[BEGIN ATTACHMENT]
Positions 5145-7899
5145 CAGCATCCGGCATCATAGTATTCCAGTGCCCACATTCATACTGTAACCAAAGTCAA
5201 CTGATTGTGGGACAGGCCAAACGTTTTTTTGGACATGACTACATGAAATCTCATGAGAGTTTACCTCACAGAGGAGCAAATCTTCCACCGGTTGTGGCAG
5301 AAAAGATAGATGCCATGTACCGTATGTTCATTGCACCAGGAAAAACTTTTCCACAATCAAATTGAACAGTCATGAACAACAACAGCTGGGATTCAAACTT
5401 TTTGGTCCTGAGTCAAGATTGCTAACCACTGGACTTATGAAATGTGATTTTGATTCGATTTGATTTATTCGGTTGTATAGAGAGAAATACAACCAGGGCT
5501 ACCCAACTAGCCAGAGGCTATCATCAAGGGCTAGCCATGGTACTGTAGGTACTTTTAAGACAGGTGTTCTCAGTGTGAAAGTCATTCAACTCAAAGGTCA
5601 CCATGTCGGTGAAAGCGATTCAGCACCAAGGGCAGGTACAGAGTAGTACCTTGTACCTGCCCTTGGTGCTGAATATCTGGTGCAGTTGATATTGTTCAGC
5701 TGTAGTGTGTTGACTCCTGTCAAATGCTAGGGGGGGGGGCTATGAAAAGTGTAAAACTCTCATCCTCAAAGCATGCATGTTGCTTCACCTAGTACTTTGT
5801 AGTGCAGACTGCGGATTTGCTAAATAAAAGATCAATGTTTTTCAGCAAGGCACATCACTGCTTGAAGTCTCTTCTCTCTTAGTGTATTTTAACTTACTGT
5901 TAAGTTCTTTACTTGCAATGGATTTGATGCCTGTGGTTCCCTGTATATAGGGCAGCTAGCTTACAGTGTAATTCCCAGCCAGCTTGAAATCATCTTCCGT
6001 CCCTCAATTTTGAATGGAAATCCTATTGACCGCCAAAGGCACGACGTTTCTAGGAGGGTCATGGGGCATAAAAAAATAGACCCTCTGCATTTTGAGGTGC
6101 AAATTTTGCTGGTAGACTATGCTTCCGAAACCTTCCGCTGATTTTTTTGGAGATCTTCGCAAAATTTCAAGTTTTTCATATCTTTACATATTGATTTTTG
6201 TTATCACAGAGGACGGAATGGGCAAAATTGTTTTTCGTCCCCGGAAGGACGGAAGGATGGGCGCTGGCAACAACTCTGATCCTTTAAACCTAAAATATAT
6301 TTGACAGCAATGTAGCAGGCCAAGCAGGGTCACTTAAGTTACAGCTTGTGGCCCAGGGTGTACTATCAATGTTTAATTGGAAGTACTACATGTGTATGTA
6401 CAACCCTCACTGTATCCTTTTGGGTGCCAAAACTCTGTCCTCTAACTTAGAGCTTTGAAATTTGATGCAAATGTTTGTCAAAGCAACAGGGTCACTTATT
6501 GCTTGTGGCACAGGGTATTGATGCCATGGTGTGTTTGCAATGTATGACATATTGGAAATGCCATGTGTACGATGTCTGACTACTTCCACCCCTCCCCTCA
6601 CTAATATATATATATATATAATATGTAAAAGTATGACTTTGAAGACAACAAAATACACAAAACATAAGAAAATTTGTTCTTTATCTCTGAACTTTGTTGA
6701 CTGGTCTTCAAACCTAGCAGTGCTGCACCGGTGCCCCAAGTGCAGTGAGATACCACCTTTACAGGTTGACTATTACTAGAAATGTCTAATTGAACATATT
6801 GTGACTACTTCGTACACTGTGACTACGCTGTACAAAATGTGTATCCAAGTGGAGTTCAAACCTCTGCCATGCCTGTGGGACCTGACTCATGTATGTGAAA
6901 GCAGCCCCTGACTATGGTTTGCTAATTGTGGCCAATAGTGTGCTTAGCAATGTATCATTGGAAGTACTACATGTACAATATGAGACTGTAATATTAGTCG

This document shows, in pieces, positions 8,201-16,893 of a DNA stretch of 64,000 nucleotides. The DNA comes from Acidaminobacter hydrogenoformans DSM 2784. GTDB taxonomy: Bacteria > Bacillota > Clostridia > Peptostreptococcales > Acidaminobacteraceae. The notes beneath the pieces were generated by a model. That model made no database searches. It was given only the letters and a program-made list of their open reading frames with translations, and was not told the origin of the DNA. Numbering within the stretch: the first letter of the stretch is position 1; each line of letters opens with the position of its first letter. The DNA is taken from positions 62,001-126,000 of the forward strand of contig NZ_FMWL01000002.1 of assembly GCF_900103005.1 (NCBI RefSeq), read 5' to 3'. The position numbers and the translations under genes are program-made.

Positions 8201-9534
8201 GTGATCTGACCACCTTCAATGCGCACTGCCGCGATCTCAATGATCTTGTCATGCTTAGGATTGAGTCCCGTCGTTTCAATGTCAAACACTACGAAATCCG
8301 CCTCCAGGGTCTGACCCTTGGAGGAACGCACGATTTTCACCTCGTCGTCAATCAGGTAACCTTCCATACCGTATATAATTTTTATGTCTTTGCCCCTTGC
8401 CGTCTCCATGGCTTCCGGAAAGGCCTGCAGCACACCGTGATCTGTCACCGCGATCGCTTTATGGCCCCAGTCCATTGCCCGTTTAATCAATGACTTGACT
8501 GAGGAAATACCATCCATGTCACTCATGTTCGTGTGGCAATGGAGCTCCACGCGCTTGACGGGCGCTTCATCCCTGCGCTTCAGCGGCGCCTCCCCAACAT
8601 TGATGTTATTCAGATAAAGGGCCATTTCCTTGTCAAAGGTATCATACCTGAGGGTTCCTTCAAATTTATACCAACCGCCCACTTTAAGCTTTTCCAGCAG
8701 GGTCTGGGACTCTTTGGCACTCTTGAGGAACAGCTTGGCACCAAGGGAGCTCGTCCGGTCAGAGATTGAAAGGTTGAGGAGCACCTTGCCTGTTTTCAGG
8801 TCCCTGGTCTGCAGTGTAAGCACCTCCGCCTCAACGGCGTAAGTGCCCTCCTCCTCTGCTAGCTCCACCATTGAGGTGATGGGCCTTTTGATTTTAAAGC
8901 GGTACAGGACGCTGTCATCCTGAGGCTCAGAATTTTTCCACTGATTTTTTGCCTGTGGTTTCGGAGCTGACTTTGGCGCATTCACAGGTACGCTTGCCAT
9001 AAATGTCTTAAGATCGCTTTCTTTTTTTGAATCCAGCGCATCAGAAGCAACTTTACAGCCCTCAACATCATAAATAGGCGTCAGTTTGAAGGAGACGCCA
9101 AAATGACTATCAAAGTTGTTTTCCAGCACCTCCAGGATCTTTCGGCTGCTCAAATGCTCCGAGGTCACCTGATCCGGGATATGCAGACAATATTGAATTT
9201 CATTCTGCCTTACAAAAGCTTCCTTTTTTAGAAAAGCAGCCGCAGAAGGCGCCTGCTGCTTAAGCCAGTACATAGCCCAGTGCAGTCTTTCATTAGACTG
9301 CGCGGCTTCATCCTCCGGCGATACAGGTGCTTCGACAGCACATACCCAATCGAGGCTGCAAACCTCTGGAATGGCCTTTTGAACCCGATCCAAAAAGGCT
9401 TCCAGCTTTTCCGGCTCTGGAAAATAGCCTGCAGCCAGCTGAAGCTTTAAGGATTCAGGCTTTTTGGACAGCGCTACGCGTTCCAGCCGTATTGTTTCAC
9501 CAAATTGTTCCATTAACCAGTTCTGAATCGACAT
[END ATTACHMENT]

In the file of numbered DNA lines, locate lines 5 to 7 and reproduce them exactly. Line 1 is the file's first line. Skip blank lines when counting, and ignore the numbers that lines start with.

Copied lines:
5401 TTTGGTCCTGAGTCAAGATTGCTAACCACTGGACTTATGAAATGTGATTTTGATTCGATTTGATTTATTCGGTTGTATAGAGAGAAATACAACCAGGGCT
5501 ACCCAACTAGCCAGAGGCTATCATCAAGGGCTAGCCATGGTACTGTAGGTACTTTTAAGACAGGTGTTCTCAGTGTGAAAGTCATTCAACTCAAAGGTCA
5601 CCATGTCGGTGAAAGCGATTCAGCACCAAGGGCAGGTACAGAGTAGTACCTTGTACCTGCCCTTGGTGCTGAATATCTGGTGCAGTTGATATTGTTCAGC